The U.S. Supreme Court has just handed down a 7-2 decision which has the effect of saying that federal judges are relevant in criminal cases after all. The issue arises in this form because of the passage in 1984 of The Sentencing Reform Act. Previously, federal judges handled all sentencing decisions under a standard that said that sentences within the statutory terms were almost entirely unreviewable. The logic of this was that the judge is in the best position to be able to create a sentence to fit the offender and the offense.
Law and Order Conservatives, however, were not satisfied with this approach, and used the clout they found under Reagan to dramatically increase sentences in federal criminal cases. The statute itself was the work of Senator Ted Kennedy, and included the creation of a Sentencing Commission to deal with the issue of “sentencing disparity”, the concept that two identically placed defendants might not get the same treatment from two different courts.
Conservatives, then, hijacked the Sentencing Commission through Presidential appointments and created a system that increased the length of time served by almost all persons convicted in federal court. Parole was abolished, and “good time” was dramatically reduced. (Later, the “law and order” faction passed laws increasing sentences for crack cocaine over powder cocaine, creating racial sentencing disparity and this area was also visited by the Court today.)
Without getting overly technical, a couple of years ago the Supreme Court applied a line of cases that restored/preserved authority of juries to determine the relevant issues that result in causing persons to be convicted and sentenced for criminal violations, and said that the structure of federal sentencing law did not comport with the Constitution. The fault was that authority had been taken from juries and judges and given to The Sentencing Commission. The Federal Sentencing Guidelines were left in tact, but the portion of the 1984 Act that made application of them mandatory was struck down. It was this provision that had led to major discontent among U.S. District Judges, whose complaint was that they had been turned into number crunchers instead of being allowed to do their jobs.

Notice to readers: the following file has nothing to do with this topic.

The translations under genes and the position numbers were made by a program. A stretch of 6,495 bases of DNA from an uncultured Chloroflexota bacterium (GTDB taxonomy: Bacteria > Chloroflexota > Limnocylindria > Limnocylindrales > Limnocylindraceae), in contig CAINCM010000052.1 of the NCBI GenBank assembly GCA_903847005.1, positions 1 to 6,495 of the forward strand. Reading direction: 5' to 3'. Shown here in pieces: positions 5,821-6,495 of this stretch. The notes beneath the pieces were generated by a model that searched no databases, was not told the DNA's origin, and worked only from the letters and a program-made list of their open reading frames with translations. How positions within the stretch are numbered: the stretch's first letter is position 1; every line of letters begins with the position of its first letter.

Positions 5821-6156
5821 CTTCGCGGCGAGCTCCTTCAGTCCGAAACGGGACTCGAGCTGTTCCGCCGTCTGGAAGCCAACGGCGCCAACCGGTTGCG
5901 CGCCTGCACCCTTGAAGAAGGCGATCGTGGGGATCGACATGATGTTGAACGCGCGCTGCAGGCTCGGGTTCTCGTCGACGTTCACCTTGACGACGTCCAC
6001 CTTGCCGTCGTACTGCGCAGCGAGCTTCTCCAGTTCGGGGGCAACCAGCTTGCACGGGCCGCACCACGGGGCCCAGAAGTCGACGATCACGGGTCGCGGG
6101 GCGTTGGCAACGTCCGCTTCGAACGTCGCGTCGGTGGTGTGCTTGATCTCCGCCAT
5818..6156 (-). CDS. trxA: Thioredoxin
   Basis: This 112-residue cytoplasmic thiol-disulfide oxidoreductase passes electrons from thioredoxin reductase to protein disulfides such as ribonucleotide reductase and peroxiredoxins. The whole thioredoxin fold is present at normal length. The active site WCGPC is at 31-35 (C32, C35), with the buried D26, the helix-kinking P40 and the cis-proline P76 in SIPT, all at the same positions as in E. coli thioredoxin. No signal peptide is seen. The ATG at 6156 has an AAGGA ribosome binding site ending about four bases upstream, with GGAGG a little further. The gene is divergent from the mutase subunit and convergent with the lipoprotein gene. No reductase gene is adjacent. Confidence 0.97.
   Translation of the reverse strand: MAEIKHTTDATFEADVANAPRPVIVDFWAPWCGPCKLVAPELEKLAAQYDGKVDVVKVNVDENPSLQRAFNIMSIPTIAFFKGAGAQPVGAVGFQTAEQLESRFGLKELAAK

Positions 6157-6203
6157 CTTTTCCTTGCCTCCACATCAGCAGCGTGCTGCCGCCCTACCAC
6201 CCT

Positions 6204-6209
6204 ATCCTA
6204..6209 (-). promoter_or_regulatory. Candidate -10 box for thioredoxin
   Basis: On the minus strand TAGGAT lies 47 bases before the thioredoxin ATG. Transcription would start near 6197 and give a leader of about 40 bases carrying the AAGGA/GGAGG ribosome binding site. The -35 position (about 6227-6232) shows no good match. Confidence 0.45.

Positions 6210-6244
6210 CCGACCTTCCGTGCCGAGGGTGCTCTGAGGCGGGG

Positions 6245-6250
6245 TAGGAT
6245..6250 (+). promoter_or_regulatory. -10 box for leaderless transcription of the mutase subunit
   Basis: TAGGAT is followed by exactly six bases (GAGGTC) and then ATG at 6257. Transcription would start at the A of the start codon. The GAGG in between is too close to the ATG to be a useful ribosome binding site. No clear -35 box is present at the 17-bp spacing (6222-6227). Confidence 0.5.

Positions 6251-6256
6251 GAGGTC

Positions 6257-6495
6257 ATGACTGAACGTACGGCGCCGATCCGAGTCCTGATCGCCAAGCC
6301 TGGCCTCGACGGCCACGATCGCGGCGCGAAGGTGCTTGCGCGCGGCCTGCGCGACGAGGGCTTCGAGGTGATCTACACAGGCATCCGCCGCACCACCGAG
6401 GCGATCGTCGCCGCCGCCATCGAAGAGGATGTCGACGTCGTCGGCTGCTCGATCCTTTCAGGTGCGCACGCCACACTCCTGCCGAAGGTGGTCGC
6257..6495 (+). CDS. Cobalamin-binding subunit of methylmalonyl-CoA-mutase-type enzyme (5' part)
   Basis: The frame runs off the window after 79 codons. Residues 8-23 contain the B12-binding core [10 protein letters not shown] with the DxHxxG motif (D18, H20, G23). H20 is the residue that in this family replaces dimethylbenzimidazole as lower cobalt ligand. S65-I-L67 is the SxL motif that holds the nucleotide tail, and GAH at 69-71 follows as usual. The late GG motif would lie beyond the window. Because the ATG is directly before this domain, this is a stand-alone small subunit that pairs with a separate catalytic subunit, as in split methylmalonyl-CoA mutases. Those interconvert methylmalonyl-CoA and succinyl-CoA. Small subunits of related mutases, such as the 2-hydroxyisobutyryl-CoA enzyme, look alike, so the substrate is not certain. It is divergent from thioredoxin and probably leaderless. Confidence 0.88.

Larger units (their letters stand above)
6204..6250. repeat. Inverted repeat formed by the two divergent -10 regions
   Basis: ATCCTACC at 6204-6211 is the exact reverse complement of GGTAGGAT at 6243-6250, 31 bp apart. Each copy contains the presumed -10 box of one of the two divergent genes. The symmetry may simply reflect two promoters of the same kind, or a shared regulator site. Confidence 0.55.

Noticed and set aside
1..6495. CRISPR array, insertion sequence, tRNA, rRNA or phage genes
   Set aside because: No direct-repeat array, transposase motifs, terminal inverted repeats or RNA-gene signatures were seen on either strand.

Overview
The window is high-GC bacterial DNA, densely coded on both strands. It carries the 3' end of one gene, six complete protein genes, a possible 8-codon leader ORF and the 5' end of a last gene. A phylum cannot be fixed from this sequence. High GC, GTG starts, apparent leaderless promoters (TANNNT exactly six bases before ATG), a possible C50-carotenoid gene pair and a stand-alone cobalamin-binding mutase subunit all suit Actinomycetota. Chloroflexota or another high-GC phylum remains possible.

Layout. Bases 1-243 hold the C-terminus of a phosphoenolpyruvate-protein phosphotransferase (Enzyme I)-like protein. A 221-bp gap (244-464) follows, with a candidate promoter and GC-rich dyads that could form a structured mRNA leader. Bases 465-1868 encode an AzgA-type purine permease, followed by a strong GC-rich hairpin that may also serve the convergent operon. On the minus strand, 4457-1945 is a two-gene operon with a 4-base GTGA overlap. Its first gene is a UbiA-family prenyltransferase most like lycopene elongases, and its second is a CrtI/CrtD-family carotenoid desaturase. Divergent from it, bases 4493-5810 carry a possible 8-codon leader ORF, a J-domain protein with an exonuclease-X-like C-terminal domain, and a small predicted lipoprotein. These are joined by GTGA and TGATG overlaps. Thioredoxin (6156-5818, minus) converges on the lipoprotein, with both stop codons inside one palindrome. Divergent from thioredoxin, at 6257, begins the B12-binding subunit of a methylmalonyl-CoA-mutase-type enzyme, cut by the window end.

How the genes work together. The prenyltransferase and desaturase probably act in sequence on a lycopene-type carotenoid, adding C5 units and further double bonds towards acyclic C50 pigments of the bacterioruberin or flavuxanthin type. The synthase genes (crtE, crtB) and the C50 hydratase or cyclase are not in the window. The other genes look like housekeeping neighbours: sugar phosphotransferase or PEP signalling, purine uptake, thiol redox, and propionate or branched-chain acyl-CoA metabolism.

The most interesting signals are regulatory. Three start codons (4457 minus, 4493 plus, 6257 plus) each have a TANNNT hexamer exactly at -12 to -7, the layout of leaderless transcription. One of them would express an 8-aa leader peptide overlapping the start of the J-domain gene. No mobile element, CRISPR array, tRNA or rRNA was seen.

The purpose of this review is to provide some background to illuminate the importance of the result, rather than to dissect either of today’s cases directly. Previously, the Court had said that it was restoring sentencing discretion to federal judges. The Bush Justice Department chose to interpret that as meaning that the disavowed sentencing guidelines created a floor under all cases, and that judges could easily go up from there but not down. The two cases reviewed today both involved cases where the judges acknowledged the guidelines as being a matter considered and then articulated reasons for structuring sentences less than the guidelines and the particular prosecutor felt warranted. Thus the reasonable conclusion that federal judges have been restored to relevancy in their own courtrooms.
(As an aside, it can be noted that Alito and Thomas broke with their Brethren and went with the DOJ position.)